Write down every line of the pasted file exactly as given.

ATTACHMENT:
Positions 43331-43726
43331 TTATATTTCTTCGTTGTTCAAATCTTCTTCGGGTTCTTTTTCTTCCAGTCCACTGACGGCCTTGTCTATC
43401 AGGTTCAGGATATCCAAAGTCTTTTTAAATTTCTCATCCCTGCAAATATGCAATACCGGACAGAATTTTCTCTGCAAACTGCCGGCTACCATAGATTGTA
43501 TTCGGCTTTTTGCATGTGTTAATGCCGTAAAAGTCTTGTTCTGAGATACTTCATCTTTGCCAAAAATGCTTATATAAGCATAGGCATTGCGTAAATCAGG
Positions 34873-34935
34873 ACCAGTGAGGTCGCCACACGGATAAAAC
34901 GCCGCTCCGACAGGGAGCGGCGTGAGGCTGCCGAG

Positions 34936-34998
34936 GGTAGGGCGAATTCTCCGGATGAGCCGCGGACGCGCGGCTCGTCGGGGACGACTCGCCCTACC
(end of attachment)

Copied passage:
Positions 43331-43726
43331 TTATATTTCTTCGTTGTTCAAATCTTCTTCGGGTTCTTTTTCTTCCAGTCCACTGACGGCCTTGTCTATC
43401 AGGTTCAGGATATCCAAAGTCTTTTTAAATTTCTCATCCCTGCAAATATGCAATACCGGACAGAATTTTCTCTGCAAACTGCCGGCTACCATAGATTGTA
43501 TTCGGCTTTTTGCATGTGTTAATGCCGTAAAAGTCTTGTTCTGAGATACTTCATCTTTGCCAAAAATGCTTATATAAGCATAGGCATTGCGTAAATCAGG
Positions 34873-34935
34873 ACCAGTGAGGTCGCCACACGGATAAAAC
34901 GCCGCTCCGACAGGGAGCGGCGTGAGGCTGCCGAG

Positions 34936-34998
34936 GGTAGGGCGAATTCTCCGGATGAGCCGCGGACGCGCGGCTCGTCGGGGACGACTCGCCCTACC